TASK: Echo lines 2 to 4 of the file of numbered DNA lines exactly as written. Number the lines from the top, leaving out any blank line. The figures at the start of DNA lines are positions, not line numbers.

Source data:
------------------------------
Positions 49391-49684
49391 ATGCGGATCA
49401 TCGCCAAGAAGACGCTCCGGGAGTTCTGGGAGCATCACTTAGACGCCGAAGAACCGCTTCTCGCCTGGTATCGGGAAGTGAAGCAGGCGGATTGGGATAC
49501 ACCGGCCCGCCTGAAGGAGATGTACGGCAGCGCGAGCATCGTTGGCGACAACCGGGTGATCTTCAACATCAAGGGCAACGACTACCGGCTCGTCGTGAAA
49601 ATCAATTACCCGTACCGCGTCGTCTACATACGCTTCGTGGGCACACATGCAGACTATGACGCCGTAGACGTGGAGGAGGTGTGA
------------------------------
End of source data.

49391 ATGCGGATCA
49401 TCGCCAAGAAGACGCTCCGGGAGTTCTGGGAGCATCACTTAGACGCCGAAGAACCGCTTCTCGCCTGGTATCGGGAAGTGAAGCAGGCGGATTGGGATAC
49501 ACCGGCCCGCCTGAAGGAGATGTACGGCAGCGCGAGCATCGTTGGCGACAACCGGGTGATCTTCAACATCAAGGGCAACGACTACCGGCTCGTCGTGAAA